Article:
President Bush yesterday said he supports the Kuwaiti resistance movement and its "patriots" who "feel that their country has been pillaged and aggressed against," but he declined to say whether the United States is lending covert support to the guerrilla fighters who have used car bombs and nighttime raids to harass Iraqi forces in Kuwait.

Administration officials said yesterday, however, that the Central Intelligence Agency, some special forces units and other unspecified U.S. agencies were "doing everything they can" to support the resistance movement, including providing intelligence to them on Iraqi troop deployments and targets and provisioning them with special weapons, maps and other materials.

One military official said there was a report on the Kuwaiti resistance movement's activities classified at a level above top secret, which is consistent with classification rules for U.S. covert assistance programs that involve the CIA and U.S. special forces.

The official described the Kuwaiti resistance as "minimal" but said it nevertheless had effectively become a "thorn in the side" of the Iraqi occupation forces in Kuwait.

A Kuwaiti official who asked not to be identified said the exile government will not discuss specifics of the resistance or its support in order to protect the fighters. However, the official said the resistance is directed both inside occupied Kuwait and from bases outside, presumably in Saudi Arabia.

"What they're doing is everything they can to demoralize Iraqi troops," the official said. "They are trying to make their lives as miserable as possible. We've heard about car bombs and even rocket attacks and sniping."

NBC News, which first reported the U.S. involvement with the resistance, said the CIA was providing maps, special weapons and target-selection advice to the guerrillas. It also said U.S. Green Beret forces were offering advice but not participating in any paramilitary activity.

Some administration officials suggested that U.S. involvement in the Saudi and Kuwaiti-led paramilitary activity might further endanger Saudi Arabia's defensive posture against the Iraqi occupation army in Kuwait. But other officials and some knowledgeable sources who have held discussions with Arab leaders in the Persian Gulf said there is a mounting determination by those leaders to not only drive Iraqi President Saddam Hussein from Kuwait, but to ultimately drive him from power.

A White House official said yesterday of the Kuwaiti resistance, "It's a real thing, and there are some professional people involved. They've got guts and they're mad."

This official added, "We don't know some of the details, but there is no question they are undertaking action {in occupied Kuwait} and they have some resources."

Asked whether the United States was assisting the effort, the official said, "I won't discuss that."

Bush, asked during a news conference about the NBC report that U.S. Special Forces troops, or Green Berets, were assisting the Kuwaiti fighters, said, "One, I wouldn't comment on it, two, but in a broad way I support the Kuwaiti underground. I support anybody that can add a hand in restoring legitimacy there to Kuwait and to getting the Iraqis out of Kuwait."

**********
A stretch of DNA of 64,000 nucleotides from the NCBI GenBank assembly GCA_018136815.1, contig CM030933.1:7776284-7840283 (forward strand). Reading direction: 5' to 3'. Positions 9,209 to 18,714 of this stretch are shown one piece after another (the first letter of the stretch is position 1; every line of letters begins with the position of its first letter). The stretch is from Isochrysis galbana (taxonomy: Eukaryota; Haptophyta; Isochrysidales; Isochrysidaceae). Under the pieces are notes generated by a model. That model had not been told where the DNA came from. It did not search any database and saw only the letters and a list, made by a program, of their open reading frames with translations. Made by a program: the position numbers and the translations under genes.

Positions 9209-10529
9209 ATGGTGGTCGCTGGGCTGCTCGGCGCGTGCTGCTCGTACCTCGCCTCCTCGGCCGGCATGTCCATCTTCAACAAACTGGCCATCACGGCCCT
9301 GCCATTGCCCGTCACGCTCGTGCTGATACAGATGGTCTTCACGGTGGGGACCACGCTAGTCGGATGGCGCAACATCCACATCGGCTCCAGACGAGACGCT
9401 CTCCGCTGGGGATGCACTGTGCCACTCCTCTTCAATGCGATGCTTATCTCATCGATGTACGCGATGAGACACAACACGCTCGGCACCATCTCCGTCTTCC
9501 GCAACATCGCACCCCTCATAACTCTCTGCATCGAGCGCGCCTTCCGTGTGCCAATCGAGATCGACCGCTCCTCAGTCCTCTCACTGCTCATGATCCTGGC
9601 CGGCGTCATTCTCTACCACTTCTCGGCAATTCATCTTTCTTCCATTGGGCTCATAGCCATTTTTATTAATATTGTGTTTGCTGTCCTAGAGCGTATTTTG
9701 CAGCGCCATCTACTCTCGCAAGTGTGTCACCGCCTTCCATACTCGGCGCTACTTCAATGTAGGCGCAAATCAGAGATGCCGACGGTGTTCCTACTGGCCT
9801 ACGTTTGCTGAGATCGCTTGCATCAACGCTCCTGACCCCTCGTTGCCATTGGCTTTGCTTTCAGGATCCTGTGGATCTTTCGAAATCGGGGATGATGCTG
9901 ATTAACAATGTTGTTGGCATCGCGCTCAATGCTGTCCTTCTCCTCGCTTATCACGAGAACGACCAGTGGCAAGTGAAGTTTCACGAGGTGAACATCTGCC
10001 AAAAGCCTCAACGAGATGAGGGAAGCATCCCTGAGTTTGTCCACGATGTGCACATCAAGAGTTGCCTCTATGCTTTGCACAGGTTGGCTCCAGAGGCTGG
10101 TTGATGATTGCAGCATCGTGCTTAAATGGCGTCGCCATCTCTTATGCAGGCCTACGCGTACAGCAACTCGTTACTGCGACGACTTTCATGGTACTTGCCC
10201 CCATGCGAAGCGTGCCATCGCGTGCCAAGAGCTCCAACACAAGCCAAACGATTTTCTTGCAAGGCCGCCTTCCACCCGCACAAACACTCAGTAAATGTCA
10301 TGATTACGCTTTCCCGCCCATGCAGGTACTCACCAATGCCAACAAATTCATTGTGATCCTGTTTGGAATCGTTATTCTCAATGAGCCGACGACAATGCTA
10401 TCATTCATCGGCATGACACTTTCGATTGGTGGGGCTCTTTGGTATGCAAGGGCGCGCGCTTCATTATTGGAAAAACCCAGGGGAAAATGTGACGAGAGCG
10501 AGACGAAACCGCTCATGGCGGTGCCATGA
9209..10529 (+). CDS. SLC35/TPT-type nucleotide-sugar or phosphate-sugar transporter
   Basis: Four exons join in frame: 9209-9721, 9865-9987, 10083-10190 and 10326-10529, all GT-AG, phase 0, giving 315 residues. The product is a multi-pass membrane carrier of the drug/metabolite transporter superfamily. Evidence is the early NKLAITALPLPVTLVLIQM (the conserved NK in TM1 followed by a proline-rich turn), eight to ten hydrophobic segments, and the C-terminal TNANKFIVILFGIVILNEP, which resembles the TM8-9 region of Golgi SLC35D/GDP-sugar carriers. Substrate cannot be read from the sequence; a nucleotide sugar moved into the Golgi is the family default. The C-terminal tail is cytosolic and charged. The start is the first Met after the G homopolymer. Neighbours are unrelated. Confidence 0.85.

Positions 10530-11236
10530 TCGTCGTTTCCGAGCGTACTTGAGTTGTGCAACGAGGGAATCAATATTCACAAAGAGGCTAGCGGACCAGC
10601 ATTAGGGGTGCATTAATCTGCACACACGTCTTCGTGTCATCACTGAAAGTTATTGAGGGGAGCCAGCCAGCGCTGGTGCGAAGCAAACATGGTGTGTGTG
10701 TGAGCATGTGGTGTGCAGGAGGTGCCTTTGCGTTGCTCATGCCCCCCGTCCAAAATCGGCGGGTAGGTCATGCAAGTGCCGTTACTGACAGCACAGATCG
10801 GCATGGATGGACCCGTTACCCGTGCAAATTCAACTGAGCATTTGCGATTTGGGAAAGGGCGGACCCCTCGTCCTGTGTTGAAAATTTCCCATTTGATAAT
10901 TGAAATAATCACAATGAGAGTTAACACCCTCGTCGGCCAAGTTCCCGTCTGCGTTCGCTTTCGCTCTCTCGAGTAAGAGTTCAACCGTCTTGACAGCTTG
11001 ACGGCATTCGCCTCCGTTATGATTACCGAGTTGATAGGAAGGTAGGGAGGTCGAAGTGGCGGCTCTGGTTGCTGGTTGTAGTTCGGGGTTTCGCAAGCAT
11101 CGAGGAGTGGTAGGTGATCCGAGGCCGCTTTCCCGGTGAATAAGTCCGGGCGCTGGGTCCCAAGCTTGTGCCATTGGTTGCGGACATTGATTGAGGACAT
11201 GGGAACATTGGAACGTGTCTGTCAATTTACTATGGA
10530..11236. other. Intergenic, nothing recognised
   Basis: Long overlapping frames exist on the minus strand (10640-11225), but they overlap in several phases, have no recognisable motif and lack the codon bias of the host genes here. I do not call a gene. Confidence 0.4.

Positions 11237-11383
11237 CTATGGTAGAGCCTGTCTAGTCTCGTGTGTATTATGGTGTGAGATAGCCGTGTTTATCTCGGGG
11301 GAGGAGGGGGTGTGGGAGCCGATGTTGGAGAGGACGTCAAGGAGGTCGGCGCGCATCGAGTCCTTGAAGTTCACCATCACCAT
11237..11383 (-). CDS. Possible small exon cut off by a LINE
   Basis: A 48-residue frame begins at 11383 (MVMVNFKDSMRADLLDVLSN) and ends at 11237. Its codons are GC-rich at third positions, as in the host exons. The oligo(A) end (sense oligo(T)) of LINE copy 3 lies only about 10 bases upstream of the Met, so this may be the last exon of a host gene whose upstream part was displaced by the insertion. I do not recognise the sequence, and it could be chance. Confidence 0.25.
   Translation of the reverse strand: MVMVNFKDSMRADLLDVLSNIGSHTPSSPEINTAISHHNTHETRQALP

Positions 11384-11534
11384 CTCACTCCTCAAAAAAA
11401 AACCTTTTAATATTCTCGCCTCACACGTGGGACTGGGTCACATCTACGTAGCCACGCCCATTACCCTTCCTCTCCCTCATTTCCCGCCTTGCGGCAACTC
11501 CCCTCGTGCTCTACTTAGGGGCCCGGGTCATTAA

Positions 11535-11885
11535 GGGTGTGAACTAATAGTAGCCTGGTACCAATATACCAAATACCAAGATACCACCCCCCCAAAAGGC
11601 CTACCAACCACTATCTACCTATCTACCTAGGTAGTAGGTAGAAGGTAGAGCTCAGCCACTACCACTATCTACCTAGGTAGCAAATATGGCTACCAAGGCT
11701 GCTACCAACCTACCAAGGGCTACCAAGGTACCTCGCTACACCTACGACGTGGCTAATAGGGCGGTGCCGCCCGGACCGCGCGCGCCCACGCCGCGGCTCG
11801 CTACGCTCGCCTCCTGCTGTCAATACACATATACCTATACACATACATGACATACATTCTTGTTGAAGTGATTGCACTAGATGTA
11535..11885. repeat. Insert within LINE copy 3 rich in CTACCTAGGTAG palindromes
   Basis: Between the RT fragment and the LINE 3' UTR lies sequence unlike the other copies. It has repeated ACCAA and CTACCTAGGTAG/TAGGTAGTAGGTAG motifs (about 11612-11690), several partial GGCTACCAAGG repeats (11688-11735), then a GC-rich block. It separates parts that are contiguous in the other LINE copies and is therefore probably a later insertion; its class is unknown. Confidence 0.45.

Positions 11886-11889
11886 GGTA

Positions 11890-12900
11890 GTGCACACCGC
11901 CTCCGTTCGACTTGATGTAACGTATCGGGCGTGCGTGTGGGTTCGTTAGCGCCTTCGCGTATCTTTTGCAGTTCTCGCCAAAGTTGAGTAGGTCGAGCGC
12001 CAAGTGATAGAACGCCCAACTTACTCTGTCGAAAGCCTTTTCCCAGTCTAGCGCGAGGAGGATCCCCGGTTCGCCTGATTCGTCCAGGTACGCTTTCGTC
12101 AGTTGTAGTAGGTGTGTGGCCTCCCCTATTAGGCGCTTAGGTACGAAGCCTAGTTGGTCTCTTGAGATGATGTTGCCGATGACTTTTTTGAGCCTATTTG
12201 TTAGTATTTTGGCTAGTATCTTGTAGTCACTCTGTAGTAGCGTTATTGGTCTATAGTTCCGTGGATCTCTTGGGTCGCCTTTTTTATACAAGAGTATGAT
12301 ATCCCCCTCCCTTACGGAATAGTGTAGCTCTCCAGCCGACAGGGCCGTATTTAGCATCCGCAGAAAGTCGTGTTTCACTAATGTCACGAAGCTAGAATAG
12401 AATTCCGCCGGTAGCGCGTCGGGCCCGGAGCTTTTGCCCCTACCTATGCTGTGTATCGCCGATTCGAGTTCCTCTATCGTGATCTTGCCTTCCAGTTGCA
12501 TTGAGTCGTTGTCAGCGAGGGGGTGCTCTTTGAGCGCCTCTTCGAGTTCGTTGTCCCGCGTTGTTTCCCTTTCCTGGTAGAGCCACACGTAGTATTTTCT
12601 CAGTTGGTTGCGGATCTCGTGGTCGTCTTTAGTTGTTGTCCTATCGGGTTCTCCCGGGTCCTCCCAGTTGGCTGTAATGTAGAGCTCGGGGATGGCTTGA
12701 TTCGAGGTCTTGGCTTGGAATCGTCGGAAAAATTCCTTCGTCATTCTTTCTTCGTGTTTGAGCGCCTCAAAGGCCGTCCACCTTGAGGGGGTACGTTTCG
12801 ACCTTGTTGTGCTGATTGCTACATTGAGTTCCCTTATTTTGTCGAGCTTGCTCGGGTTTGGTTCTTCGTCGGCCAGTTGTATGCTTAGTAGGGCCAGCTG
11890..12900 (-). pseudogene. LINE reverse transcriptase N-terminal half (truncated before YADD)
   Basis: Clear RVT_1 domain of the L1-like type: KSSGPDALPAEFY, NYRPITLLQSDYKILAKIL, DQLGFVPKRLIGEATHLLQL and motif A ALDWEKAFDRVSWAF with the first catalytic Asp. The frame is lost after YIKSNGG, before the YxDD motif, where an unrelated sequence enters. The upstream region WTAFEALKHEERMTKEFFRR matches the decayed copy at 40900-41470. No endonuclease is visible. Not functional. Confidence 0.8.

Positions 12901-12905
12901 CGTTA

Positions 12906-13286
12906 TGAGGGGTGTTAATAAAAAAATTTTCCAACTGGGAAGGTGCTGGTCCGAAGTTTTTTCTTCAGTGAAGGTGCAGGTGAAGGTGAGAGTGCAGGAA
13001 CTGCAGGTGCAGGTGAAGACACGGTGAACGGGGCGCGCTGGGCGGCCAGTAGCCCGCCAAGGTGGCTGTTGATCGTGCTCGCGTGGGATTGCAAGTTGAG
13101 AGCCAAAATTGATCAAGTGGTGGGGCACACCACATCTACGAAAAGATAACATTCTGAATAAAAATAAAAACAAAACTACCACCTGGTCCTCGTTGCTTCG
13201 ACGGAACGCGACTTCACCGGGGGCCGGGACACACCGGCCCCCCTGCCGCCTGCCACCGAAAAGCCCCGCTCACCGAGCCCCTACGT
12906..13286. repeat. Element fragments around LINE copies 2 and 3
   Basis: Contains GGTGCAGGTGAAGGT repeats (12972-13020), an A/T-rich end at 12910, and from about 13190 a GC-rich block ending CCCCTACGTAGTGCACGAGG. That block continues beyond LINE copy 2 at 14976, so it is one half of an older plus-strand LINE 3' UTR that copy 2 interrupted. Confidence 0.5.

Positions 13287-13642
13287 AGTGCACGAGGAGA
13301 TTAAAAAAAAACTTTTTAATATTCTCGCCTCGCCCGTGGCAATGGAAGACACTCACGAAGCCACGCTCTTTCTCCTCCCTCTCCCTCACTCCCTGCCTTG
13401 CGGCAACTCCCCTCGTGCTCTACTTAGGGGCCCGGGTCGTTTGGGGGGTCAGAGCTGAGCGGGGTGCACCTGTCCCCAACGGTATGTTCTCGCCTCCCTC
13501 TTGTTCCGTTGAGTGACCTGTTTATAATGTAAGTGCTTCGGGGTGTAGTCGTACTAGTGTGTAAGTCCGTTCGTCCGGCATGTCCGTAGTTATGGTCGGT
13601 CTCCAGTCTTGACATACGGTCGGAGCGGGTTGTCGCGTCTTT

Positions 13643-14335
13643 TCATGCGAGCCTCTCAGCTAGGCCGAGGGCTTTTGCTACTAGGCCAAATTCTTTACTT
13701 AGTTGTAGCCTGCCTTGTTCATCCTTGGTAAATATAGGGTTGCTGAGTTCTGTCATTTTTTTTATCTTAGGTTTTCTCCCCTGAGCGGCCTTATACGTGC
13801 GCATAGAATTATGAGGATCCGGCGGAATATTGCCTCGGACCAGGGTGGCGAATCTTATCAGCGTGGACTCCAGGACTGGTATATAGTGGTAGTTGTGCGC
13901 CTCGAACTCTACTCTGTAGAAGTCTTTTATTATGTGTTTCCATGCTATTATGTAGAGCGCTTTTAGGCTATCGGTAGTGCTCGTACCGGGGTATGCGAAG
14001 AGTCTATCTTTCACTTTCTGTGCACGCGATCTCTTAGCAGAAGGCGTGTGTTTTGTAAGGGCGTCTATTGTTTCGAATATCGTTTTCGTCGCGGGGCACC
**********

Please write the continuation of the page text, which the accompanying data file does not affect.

Pressed for details about possible cross-border raids by these paramilitary forces, Bush replied, "It's just too hypothetical. I've given you the principle. If there were some quiet support, which I wouldn't ever confirm or deny because we never comment on those matters, I would simply leave it out there. I'd be supportive of anybody that wants to try to fulfill the ambitions -- the statements that the world has made through the United Nations."

One member of the Kuwaiti resistance said this week that the situation in Kuwait remains tense but that resistance fighters are continuing to conduct operations.

In one operation, resistance fighters placed a large car-bomb at a traffic circle near the Al-Adan Hospital in Kuwait City. This traffic circle has become a meeting place for Iraqi families who traveled to Kuwait to visit relatives serving with the Iraqi military. The bomb's explosion produced 80 to 100 casualties, the source said.

The source also reported that the Iraqis have been trying to crack down on the resistance this week. They now have names and photos of Kuwaitis they want to pick up at the checkpoints. To operate the growing security dragnet in Kuwait City, more members of the ruling Iraqi Baath Party are arriving in town.

Iraqi soldiers also have been going house to house this week, asking residents if they are hiding any guns or Westerners, the source said. He said there were also reports of Iraqi soldiers entering empty houses and apartments and looting them of belongings.

One sign of Iraq's effort to tighten its grip on Kuwait, the resistance source said, is that the Iraqi authorities have asked Kuwaiti motorists to go to Basra, in southern Iraq, to exchange their Kuwaiti license plates for Iraqi tags.

Congressional sources said yesterday that they knew of no presidential "finding" that had been sent to the House and Senate intelligence oversight committees. Such a finding, stating the reasons the assistance is in the interest of U.S. national security, is normally required for any covert action unless the president defers it and informally keeps key committee chairmen and vice chairmen informed about the operation.